Seriously, there's really a section on cheating in there!
Photo by Elizabeth Johnston/HowStuffWorks.com

So far, we seem to be dominating the world swimmingly. We know how to take each turn, we know what the cards mean, we know how to get or destroy cards, and we even know where to put them once we've done all that. Consider us experts!

Not quite. As we've mentioned, Illuminati is nothing if not contradictory. For almost every action, there is an opposite action to counteract it, neutralize it or simply make it more complicated. In other words, it's probably going to take a few three-hour games to really get the hang of it. Keep your instructions handy, and you'll get it.

But once you've conquered the basic game, Illuminati doesn't let you stop there. There are tons of ways to make it even more mind-boggling. Written into the very rules of Illuminati is the stipulation that to make the game even more fun, you can play a nasty, duplicitous version simply by cheating. You don't even have to let the other players know.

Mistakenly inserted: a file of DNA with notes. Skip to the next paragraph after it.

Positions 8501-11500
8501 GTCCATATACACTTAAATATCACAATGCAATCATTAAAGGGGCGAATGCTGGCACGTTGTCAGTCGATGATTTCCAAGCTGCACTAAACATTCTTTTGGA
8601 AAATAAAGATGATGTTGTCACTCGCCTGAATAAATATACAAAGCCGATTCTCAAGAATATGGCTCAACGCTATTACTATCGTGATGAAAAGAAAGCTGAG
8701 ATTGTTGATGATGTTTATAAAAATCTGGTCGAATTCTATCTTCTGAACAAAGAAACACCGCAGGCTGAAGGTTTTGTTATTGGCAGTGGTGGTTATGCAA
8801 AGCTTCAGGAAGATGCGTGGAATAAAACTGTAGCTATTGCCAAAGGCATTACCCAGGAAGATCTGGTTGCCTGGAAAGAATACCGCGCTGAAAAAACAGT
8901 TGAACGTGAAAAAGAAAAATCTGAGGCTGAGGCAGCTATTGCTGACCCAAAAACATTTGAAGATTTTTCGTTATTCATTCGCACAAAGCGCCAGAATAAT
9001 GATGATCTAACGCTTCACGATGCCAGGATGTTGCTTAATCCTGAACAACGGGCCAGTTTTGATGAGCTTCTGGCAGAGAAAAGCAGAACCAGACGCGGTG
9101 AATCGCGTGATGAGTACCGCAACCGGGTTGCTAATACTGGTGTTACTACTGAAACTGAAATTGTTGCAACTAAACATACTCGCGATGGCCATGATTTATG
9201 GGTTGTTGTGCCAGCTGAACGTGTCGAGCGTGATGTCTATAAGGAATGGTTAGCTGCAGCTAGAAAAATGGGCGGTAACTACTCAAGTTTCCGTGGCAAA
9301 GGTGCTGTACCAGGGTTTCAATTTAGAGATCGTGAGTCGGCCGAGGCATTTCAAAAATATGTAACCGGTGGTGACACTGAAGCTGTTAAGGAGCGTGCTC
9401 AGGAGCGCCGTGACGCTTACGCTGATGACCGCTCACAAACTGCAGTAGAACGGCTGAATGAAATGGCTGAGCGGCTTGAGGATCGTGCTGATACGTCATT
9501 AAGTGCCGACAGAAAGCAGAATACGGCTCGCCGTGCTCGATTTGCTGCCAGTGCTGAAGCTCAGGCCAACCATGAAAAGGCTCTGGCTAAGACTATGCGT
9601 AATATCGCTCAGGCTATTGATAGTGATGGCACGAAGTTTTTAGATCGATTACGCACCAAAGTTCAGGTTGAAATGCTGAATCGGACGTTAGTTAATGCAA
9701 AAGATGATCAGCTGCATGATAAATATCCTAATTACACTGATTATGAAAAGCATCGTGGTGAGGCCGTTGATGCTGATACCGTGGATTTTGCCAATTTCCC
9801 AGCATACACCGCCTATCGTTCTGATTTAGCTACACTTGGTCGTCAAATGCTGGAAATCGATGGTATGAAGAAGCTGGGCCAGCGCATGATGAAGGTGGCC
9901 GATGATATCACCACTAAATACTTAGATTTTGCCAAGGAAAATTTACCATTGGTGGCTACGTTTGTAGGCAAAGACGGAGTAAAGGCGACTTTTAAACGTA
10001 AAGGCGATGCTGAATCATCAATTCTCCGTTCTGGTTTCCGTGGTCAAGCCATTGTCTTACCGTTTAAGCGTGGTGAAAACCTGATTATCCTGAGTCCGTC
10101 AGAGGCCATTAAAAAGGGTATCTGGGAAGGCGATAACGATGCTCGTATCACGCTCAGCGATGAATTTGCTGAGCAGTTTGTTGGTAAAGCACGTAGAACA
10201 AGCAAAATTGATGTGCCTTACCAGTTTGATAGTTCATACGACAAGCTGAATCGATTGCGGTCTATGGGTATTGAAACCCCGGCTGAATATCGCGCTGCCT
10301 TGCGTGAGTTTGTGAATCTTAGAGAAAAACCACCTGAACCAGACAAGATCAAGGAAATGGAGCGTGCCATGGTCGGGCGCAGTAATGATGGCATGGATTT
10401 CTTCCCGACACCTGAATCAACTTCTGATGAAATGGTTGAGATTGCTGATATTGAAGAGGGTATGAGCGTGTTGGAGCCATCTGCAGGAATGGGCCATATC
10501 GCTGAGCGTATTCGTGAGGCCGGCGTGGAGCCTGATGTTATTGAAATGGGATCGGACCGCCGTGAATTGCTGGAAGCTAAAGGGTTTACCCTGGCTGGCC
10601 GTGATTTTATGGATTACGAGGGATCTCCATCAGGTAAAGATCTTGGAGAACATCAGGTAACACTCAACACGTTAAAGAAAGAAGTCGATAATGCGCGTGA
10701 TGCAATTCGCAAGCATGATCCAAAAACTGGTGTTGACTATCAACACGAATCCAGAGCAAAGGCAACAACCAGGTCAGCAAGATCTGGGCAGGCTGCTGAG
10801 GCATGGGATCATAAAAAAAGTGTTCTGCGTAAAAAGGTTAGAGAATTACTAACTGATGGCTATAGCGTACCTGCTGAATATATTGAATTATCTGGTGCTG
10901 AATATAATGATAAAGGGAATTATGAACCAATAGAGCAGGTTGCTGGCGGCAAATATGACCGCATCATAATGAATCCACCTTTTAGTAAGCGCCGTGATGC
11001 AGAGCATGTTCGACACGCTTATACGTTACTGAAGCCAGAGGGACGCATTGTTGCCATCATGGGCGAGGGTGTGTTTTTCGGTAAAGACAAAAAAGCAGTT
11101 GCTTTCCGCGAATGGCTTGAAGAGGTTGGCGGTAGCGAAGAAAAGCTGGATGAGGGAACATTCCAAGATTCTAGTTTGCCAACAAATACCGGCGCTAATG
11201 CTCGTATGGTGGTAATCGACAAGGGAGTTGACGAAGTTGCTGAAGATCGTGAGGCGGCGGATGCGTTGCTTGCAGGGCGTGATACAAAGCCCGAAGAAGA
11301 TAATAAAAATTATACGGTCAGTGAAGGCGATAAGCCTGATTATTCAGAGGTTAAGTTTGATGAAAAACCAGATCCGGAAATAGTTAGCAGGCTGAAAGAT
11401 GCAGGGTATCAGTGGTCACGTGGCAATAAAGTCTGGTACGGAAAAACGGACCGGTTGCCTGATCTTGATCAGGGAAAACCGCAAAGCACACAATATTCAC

If you're down for more complicating factors, take the secrecy of the Illuminati to heart and keep things hidden from each other. For instance, the game suggests that instead of using the pre-determined special goal for each Illuminati, have each player pick one goal from the list and spend the game bashing your head against the table trying to figure out who is going to win how.

Even more nasty? Don't let anyone know what your Illuminati card is in the first place. Sure, you can only use your own power, income, and special power -- but you can also draw less income, use less power or not use the special power at all to confuse your fellow players.

Illuminati is a terrifically complicated game, but the irony is that you can play it in a way where almost anything goes.

Just a Game?